China’s ban on Australian coal has shaken up coal export markets but exporters like South Africa, Indonesia and even Russia and Mongolia have stepped into the breach, according to research from shipowners’ association Bimco. The shipping industry has adjusted to the shake-up much more easily than other trade tensions, such as China’s standoff with America over soybeans, the analysis found. But although shipping has adapted well to the changing trades with China, Bimco said it does not expect to see any meaningful changes in tonne-mile demand for bulk carriers.

Shipowners have been fast to react to the changes in the coal trade, as importers and exporters have scrambled to find new buyers and new sources,” Peter Sand, Bimco’s chief shipping analyst, noted in a report. “This situation has been easier to manage than the last time there was a major shake-up in dry bulk trades, after China imposed tariffs on imports of US soya beans, when seasonality and ship positioning complicated matters. In addition to South Africa and Indonesia, countries such as Russia and Mongolia are set to benefit from the Australian coal ban in China.”

Despite the changing picture, Bimco does not expect the shifting trading patterns to have much meaningful impact on dry-cargo shipping. “Seaborne coal has traditionally had the lowest average haul of the major dry-bulk trades, and the changes currently happening are unlikely to change that, as some trades are replaced by longer hauls and other by shorter ones,” said Sand. “It will be more important to see how demand for Chinese coal imports develops and how tensions between China and Australia unwinds in the future.” The average sailing distance so far this year for a coal cargo from Indonesia is about half that of one coming from Australia, while coal from South Africa sails 1.5 times longer, Bimco said. Russian coal bound for China would provide a tonne-mile boost compared to Australia if it comes from the Baltic or Black Sea, Bimco said, but the vast majority of Russia’s seaborne coal exports to China are shipped from eastern Russia, which lowers tonne-mile demand. And coal imported from Mongolia makes its way to China by land, not by sea.

South Africa began exporting coal to China in December last year and exports have averaged 760,000 tonnes a month since then, accounting for around one-sixth of the country’s total coal exports in that period, according to the research. But while there are no problems with demand for South African coal, the country has been producing less and less each year since 2017 and continues to do so in 2021. Total seaborne South African coal exports fell by 24.3% to 9.3m tonnes during the first two months of this year, compared to the start of 2020. This led to a corresponding drop in the number of bulkers carrying South African coal, which fell from 160 in the first two months of last year to 104 in the same period in 2021.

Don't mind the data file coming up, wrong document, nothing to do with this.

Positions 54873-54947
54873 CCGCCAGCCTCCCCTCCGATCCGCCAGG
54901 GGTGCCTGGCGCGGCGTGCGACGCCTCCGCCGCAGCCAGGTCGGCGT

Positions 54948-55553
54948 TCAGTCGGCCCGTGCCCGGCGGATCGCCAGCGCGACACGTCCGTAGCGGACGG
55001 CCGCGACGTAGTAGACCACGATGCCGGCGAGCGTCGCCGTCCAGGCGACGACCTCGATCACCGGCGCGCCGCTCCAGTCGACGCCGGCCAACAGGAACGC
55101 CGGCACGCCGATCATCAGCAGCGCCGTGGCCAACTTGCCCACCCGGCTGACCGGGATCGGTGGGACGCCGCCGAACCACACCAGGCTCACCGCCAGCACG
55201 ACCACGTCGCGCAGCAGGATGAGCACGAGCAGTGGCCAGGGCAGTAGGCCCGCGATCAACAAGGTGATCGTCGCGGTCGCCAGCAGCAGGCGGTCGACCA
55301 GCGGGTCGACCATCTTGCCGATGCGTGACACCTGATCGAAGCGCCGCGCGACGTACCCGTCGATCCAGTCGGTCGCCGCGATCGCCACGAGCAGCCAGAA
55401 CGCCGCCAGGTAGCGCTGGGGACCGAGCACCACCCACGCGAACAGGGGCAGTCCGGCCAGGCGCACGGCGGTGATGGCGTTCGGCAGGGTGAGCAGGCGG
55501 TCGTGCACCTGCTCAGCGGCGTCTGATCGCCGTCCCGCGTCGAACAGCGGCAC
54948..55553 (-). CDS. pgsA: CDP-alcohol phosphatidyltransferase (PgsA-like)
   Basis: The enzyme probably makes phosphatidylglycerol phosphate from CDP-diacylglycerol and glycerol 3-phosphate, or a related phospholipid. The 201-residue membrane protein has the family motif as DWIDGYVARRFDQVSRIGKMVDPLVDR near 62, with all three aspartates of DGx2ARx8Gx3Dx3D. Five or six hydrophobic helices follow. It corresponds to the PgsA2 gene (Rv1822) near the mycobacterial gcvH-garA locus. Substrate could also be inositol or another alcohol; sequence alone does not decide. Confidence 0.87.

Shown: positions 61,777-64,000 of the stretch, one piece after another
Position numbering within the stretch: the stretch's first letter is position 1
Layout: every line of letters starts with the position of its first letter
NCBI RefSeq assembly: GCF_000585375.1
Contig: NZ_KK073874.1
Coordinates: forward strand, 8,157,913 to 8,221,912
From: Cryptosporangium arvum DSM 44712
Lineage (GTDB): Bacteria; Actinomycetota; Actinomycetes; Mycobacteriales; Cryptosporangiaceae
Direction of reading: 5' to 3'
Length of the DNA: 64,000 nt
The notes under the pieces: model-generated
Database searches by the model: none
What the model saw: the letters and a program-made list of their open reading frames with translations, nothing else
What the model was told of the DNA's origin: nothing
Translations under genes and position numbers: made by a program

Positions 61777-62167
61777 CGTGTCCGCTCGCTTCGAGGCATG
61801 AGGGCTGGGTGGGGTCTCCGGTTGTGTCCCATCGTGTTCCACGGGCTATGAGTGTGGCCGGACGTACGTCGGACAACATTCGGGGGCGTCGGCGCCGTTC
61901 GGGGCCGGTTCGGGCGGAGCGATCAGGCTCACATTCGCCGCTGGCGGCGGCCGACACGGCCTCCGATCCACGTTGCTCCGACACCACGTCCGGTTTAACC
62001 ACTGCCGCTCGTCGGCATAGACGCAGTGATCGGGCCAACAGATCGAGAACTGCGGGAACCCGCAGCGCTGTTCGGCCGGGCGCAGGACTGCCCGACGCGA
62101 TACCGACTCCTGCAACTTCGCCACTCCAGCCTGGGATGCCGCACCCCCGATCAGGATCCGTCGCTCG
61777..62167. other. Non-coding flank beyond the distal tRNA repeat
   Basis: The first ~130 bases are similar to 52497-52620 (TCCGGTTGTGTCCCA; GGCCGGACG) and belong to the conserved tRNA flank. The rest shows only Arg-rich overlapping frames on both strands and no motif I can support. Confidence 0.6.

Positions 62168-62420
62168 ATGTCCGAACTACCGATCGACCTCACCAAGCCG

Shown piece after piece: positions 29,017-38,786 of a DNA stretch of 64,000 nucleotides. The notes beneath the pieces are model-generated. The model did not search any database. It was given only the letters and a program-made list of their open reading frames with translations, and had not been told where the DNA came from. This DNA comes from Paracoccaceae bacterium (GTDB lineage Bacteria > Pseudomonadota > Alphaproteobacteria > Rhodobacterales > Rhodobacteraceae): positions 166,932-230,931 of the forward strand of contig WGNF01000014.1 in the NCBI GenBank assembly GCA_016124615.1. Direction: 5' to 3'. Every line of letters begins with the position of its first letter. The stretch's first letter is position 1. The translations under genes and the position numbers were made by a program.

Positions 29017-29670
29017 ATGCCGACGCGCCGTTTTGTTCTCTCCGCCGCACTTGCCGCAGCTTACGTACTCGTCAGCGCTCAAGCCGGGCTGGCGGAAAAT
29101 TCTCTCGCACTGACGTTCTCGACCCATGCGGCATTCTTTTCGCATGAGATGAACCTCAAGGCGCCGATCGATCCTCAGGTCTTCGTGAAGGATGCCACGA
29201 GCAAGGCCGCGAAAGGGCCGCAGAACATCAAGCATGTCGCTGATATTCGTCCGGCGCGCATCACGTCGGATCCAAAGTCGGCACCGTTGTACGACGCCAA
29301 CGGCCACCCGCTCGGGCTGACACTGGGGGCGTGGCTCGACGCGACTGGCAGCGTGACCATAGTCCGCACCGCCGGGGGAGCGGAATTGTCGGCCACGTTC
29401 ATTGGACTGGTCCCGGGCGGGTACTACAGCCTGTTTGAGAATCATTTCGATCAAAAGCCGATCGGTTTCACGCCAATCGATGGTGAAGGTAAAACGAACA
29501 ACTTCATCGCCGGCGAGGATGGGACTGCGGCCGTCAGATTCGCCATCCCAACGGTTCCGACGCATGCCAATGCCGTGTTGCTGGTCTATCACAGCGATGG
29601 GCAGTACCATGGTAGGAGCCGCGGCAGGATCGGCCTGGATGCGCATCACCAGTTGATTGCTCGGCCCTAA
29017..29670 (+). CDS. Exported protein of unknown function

Fifty-one supramaxes have carried just under half of the exports this year, as well as 27 capesizes, 23 panamax bulk carriers and three handysizes, according to data from bulker tracking platform Oceanbolt cited by Bimco. South Africa’s coal exports fell year on year by 4.4% in 2020, totalling 73.9m tonnes and have fallen annually since peaking at 81.6m tonnes in 2017. Coal volumes bound for China have left South Africa’s usual trading partners with a shortfall, the analysis said. Exports to India and Pakistan together took almost 70% of South African seaborne coal exports in 2020. However, South African exports to the two countries fell by 44.5% in the first two months of this year to total just 5.6m tonnes, the Bimco research said. Australian coal has been making its way to India to compensate for volumes from South Africa and Indonesia that would otherwise have made their way to the country but have been bought up by China instead.